Bach: 14 Preludes & Fugues from The Well-Tempered Clavier book II, Goldberg Variations, 6 Preludes and Fugues from The Well-Tempered Clavier book I, Chromatic Fantasia, Prelude and Fugue BWV543, Prelude BWV883, Toccata BWV911, Sonata for Violin and Piano No.3
Bartók: 8 pieces from Mikrokosmos, Contrasts: Trio for Clarinet, Violin & Piano, Sonata for two Pianos and Percussion
Beethoven: Piano Concertos No.4 & No.5, Sonatas No.5, No.12, No.14, No.16, No.17, No.22, No.27, No.28, No.29 & No.32, 15 Variations (Eroica Variations), 33 Diabelli Variations, 32 Variations on an Original Theme, Sonata for Violin and Piano No.6, Choral Fantasia Op.80
Berg: Four pieces for Clarinet and Piano, Piano Sonata Op.1
Borodin: Petite Suite (excerpts)
Brahms: Variations and Fugue on a theme by Handel, Intermezzi, Rapsodia in G minor, Quartet No.2
Debussy: Cello Sonata, Puck's Dance & Heather from the 24 Prelude
Haydn: Sonata in E flat major
Hindemith: Viola Sonata, Sonata for Clarinet and Piano, Sonata for two Pianos, Sonata No.3
Honegger: Viola Sonata, Sonatina for Clarinet and Piano
Křenek: Sonata Op.59
Jolivet: Mana (Excerpts)
Liszt: Variations “Weinen, Klagen, Sorgen, Zagen“
Live in Kiev 4th April 1954
Lutosławski: Variations on a Theme by Paganini
Martinů: The Fifth Day of the Fifth Moon, Les Bouquinistes du Quai Malaquais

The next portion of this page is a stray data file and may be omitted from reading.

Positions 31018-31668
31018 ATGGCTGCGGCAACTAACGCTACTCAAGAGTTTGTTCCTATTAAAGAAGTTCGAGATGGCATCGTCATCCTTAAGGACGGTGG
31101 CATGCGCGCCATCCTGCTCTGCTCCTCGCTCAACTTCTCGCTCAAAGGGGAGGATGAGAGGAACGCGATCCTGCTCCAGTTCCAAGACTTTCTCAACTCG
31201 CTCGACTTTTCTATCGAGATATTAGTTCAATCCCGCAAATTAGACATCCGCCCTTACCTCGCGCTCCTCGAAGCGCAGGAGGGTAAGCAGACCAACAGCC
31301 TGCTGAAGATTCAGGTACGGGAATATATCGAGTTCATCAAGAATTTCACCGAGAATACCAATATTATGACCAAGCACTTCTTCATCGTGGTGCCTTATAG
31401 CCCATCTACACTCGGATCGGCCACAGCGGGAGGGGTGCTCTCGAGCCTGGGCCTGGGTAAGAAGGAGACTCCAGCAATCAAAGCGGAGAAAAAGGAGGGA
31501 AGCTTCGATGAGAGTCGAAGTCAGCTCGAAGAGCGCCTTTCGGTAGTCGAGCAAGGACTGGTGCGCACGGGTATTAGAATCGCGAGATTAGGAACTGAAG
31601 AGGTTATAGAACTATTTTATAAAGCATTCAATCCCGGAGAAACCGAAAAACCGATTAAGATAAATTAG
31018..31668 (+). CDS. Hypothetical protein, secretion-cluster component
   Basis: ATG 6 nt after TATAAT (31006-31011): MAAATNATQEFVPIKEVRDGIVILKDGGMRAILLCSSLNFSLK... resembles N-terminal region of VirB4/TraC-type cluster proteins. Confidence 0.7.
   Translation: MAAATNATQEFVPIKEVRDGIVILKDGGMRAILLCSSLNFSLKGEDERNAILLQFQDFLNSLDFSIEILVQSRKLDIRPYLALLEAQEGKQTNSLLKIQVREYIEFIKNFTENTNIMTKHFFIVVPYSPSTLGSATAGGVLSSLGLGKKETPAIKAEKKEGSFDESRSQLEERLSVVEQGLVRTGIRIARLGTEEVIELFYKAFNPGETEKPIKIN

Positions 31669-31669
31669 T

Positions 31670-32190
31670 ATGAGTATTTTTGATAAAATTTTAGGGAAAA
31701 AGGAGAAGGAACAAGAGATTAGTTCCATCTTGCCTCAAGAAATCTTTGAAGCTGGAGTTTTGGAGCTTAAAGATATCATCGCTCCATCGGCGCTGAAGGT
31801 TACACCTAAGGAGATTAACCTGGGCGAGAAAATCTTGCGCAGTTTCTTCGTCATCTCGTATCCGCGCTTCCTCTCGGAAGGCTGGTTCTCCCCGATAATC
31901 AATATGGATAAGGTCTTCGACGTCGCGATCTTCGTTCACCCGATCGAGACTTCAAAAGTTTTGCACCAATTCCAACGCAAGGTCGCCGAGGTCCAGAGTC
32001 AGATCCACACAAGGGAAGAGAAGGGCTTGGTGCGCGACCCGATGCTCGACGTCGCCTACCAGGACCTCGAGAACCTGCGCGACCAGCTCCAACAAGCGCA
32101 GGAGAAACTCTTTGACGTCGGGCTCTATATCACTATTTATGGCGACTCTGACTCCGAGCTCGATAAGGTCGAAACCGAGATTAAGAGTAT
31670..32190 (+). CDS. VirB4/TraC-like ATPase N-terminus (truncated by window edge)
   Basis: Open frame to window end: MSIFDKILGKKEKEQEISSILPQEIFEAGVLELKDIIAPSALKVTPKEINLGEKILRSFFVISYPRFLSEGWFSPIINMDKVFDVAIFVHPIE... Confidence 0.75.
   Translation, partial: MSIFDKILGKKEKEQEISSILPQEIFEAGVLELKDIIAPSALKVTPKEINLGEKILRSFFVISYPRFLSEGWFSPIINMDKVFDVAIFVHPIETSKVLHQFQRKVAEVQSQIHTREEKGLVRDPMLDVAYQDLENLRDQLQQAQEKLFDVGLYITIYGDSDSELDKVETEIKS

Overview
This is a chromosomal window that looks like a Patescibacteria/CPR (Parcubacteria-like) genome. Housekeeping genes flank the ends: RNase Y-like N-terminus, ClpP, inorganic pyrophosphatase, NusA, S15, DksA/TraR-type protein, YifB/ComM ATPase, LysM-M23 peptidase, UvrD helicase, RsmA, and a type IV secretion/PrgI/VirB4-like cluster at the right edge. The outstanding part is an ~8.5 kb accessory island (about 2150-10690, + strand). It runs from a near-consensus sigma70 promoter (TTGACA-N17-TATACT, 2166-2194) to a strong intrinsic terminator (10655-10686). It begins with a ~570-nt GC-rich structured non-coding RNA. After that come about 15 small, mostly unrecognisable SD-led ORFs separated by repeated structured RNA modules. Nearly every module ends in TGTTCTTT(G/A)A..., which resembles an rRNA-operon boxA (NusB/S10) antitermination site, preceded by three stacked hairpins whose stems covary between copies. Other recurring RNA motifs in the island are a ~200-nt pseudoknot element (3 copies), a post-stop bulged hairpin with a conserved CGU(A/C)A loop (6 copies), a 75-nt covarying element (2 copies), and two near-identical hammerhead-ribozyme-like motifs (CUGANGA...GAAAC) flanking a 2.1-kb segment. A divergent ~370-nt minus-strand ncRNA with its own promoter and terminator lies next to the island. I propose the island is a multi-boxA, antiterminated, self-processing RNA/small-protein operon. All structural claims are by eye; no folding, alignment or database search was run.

Medtner: Sonata-Triad
Mozart: Piano Concertos No.20 & No.23, 9 Duport Variations, Fantasia K475 & K397, Adagio K540, Rondo KV511, Sonata K533, Lachrymosa from Requiem 9arr Saltykov)
Mussorgsky: Duma, Razdumye, Sleza, Scherzo in C sharp minor, Three Pieces on themes from Boris Godunov, Pictures at an Exhibition
Poulenc: Clarinet Sonata in B flat major
Prokofiev; Cello Sonata Op.119, Romeo and Juliet before parting, Visions Fugitives, Choses en Soi Op.45 a
Schubert: 3 Impromptus, Sonata No.10, 21, D960, Piano Quintet ‘Trout’, Am Meer, Moment Musicaux, D780
Schumann: Fantasiestücke, Bird as Prophet
Serocki: Suite of Preludes
Shaporin: Sonata No.2
Shostakovich: Sonata No.2
Stravinsky: Concerto for Piano and Winds, Circus Polka, Concerto for two Pianos, Duo Concertant, Serenade for Piano, Sonata for two Pianos, Sonata in C major
Szymanowski: 9 Preludes Op.1, Variations in B flat minor
Taneyev: Quartet Op.20, Quintet Op.30
USSR State Radio Symphony Orchestra/Sergei Gorchakov, Alexander Gauk, Nathan Rakhlin
Leningrad Symphony Orchestra/Kurt Sanderling
State TV and Radio Symphony Orchestra/Gennady Rozhdestvensky
Violin: Marina Kozolupova, Dmitri Tsyganov, Vasiliy Shirinsky, Victor Pikaizen
Viola: Vadim Borisovsky, Feodor (Fyodor) Druzhinin
Cello: Sergei Shirinsky, Lev Evgrafov, Natalia Shakhovskaya
Double-bass: Vladimir Khomenko
Soloists of Beethoven String Quartet
Clarinet: Lev Mikhailov
Percussion: Valentin Snegiriov, Ruslan Nikulin
Piano: Maria Yudina, Marina Drozdova, Victor Derevyanko